But who doesn’t use JavaScript in this day and age?

I don’t, sometimes. I use a Firefox extension called “NoScript” that allows only sites that have been whitelisted to execute any JavaScript.  If I visit a site that’s new to me (for example, after doing a Google query or following a link from Twitter), it’s done with JavaScript off until I know the site is safe. So other than my paranoid surfing habits, what other scenarios could involve using a browser without JavaScript? Perhaps a screen reader for those with difficulty seeing (although it’s becoming more likely for screen readers to support JavaScript)? Perhaps a mobile browser that has had JavaScript turned off due to bandwidth restrictions? But the question “Who doesn’t use JavaScript” is beside the point. The principle of progressive enhancement stipulate that your site should remain as coherent as possible when JavaScript (and for that matter, CSS) is turned off.

What happens when using hint text without JavaScript

If I visit a site that uses field hints, something like the following happens:

The ZIP code field for accuweather.com when visiting without JavaScript on, and starting to type in my ZIP code

In the example given, I went to AccuWeather, clicked on the ZIP code field and started to enter my ZIP code. However, the “hint” text didn’t disappear, and my ZIP was embedded inside the hint text.  In situations like this, I end up needing to manually erase all the hint text and then enter what I wanted to search for.  That’s not how it should work. If JavaScript is used to clear the field upon gaining focus, then JavaScript should also be used to populate the hint text. The implementations I’ve looked at appear to set the field’s value attribute manually, meaning that the hint will still appear when JavaScript is off, and will remain there when it gains focus.

My example

I’ll make a very simple example to show how these types of fields should be implemented.  My goals are: 1) To degrade gracefully when JavaScript isn’t available, and 2) Make the hint text look different so that the user can tell the difference between what’s a hint and what is user-entered data. Doing this will also help the implementation of removing the hint when it gains focus; I’ll explain later.  Here’s my sample form:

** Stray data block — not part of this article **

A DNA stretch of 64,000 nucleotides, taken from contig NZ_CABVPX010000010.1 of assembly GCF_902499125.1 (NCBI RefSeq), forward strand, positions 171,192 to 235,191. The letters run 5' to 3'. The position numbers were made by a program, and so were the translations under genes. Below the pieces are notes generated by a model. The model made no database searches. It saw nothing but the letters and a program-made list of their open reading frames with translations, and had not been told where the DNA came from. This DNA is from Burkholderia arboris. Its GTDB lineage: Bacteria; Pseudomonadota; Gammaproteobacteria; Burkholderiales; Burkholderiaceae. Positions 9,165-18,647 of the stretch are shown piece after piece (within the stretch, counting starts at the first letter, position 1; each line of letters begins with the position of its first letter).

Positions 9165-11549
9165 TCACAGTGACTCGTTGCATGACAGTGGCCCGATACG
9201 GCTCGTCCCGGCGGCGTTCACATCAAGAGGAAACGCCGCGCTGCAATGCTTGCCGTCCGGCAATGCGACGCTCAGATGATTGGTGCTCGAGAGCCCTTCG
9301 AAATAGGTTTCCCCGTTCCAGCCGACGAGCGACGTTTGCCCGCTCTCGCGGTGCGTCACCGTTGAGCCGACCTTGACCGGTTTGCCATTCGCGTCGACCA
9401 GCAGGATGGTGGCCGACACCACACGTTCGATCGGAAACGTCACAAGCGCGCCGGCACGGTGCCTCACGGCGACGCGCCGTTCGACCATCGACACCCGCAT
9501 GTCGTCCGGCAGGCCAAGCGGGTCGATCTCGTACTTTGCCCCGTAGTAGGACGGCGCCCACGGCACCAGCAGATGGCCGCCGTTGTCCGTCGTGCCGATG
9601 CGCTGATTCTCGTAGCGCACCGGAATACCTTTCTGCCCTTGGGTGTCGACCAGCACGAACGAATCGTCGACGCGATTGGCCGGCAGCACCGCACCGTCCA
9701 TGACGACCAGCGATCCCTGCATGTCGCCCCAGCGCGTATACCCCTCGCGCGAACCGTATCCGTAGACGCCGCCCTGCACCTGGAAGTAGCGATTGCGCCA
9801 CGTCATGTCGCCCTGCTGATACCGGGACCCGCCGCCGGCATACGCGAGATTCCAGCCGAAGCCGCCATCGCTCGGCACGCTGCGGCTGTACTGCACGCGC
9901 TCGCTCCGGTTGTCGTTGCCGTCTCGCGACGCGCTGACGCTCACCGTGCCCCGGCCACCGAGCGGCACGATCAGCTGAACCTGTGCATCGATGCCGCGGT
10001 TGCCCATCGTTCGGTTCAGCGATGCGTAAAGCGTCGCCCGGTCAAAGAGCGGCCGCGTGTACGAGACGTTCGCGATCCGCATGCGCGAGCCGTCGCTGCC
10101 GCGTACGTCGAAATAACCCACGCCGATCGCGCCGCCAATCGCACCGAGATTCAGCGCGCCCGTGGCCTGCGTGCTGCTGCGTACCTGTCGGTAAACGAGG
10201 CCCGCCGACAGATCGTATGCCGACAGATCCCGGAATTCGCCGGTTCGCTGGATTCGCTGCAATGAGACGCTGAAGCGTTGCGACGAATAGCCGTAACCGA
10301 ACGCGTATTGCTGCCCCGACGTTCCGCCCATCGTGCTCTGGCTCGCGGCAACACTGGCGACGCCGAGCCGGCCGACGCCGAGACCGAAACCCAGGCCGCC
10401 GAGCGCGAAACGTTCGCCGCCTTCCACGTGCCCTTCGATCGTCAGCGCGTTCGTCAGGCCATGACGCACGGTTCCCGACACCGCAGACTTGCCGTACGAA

My simple, base form for this example

And now, the code to create this very simple form:

<!DOCTYPE html PUBLIC "-//W3C//DTD XHTML 1.0 Strict//EN"
    "http://www.w3.org/TR/xhtml1/DTD/xhtml1-strict.dtd">
<html xmlns="http://www.w3.org/1999/xhtml">
<head>
<meta http-equiv="Content-Type" content="text/html; charset=ISO-8859-1" />
<title>Field hints</title>
</head>
<body>

<form action="#" method="post">
<fieldset>
<label for="search">Search</label>
<input id="search" name="search" type="text" size="40" maxlength="40" value=""/>
<input id="submit" name="submit" value="Search"/>
</fieldset>
</form>

</body>
</html>

Step 1: Styling the hint

In the AccuWeather example above, the hint text looks exactly the same as user-entered text, so the user cannot distinguish between the hints and the data they entered. Some sites use either a different color or style of font (or both), and I like this approach. So the first step will be to create a class style that can be applied to the search field when it’s displaying a hint.  Let’s make the text a light gray and italic. Add the following to your CSS file:

.showhint {
 color: #CCCCCC;
 font-style: italic;
 }

Any field in your form will need to have the class “showhint” assigned to it as a part of the page setup.  Do not, under any circumstances, set this class in the HTML. To support progressive enhancement, we need to separate content and actions; let JavaScript take care of setting and unsetting the class for this element.

Make the hint text color dark enough to be read, but light enough to really make it stand out from the rest of the text in your form.  When the field gets focus, this style will be removed, and the field will revert back to the standard styles inherited from the form.

Step 2: Adding the jQuery ready handler

I’ll use jQuery in this example, but just about any JavaScript framework will be able to handle this. Code passed to the jQuery’s ready function will be executed once the page has been fully loaded. This code will be responsible for setting the hint style to the search field, as well as setting up the hint:

<script type="text/javascript" src="./js/jquery-1.3.2.min.js"></script>
<script type="text/javascript">
//<![CDATA[
 $(document).ready(function() {
   $("#search").attr("class", "showhint");
   $("#search").val("Enter search terms here");
});
//]]>
</script>

Note that the first line includes the jQuery script.  Without that, all the $() calls would fail. This code will execute only if JavaScript is enabled.  If JavaScript is not enabled, the style will remain the same, and the hint text will not be added; all the user will see is a blank search field, which they can start entering search text without needing to manually clearing the field themselves.

Step 3: Handling gaining focus

The rule is that the hint text should disappear when the field gains focus if the hint text is present. That last clause is there to prevent any user-entered data from getting wiped in the event the user clicks on or tabs to the search field again. In other words, just clearing the search field every time it gains focus will not solve the problem.  In the example, the hint text is “Enter search terms here”, so on focus, all we need to do is check if the search field’s value is “Enter search terms here”, and clear it if it is, right? Well,consider what would happen if the user was actually searching for “Enter search terms here”. Unlikely yes, but determining if the hint is being displayed based upon the value of the field just isn’t the right thing to do.